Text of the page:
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Southern Magic - History Tidbits

Punishments From Long Ago

By Carla Swafford

For adultery, during the time of the Saxons, a woman was burned; then a gibbet was built above her ashes and the man was hung.

Also another type of punishment for adultery, a man was exiled and the woman would have her nose and ears cut off.

From the later 1300's to mid-1800's, for scolding, cursing or just saying your mind, a woman (or a man on the rare occasions) was made to wear a "brank" or "scold's bridle". The brank was a metal framework slipped over the head, with a plate, often with spikes, placed in the mouth over the tongue. The town's official would attach a chain to the framework, then lead her up and down the streets.

From the middle ages to early 1800's, the pillory was a common sight in the market places. Liars, cut- purses, libelers, "dice coggers," and many other offenders were made to stand with their head and hands through a wood frame. Sometimes the offender had his ears nailed to the frame, and other times, in different combinations, his nose slitted, ears or ear cut off, and his face branded with letters. The brand usually was the initials for the crime, such as, the two letters "F" and "A" for false accusations.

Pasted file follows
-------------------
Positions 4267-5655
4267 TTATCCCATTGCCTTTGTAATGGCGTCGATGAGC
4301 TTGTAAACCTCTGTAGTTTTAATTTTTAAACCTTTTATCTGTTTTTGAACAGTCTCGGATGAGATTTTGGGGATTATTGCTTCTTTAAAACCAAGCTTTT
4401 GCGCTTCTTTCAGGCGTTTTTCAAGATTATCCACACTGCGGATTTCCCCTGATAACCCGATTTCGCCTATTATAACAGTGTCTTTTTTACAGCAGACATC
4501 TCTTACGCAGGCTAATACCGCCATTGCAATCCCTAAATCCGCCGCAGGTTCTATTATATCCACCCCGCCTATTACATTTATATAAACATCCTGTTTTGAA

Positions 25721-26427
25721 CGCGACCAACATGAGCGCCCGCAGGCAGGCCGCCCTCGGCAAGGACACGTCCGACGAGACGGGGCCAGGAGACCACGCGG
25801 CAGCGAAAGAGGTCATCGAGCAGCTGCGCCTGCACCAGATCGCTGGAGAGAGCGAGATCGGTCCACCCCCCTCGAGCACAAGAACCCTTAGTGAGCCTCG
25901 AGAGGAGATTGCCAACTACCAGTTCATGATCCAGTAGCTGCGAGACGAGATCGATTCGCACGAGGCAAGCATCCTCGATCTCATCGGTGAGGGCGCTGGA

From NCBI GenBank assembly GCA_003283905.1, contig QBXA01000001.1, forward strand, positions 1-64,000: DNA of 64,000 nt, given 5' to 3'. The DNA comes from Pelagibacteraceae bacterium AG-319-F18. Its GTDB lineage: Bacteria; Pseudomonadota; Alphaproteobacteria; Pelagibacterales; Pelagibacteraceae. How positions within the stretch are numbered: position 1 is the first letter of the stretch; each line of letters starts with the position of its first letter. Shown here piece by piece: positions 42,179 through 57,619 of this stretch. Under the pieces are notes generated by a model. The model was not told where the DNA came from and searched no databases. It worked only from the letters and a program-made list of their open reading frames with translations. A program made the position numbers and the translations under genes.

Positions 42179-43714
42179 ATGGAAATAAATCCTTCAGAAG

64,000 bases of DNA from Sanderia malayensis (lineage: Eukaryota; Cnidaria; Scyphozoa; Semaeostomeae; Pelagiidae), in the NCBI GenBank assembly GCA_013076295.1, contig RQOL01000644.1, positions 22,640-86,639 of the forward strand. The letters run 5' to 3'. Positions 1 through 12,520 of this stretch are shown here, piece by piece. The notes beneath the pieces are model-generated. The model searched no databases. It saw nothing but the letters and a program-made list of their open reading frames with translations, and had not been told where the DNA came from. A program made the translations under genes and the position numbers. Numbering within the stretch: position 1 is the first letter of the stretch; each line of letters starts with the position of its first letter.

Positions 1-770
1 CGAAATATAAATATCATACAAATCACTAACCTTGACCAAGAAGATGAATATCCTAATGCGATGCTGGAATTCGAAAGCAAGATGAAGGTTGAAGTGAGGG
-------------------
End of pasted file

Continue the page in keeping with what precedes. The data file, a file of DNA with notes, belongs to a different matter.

By the way, the pillory was often used for punishing unpopular authors. Their books or pamphlets were burned in front of them.

The pillory was abolished in 1837 by Act of Parliament.

The stocks, a wood frame that a person's feet, hands, or/and head were placed through in a sitting position, were the most common and one of the oldest forms of punishment.

From the 1600's to 1700's, drunkards were punished by being placed in stocks, having a large red "D" painted on a board hanging around their necks or by wearing a "drunkard's cloak." The drunkard's cloak was a large tub or barrel with openings for the head, hands and legs. The drunkard would march through the streets with this "new-fashioned cloak."

Taken from Magic Moments - April 2001 Volume 4/Issue 4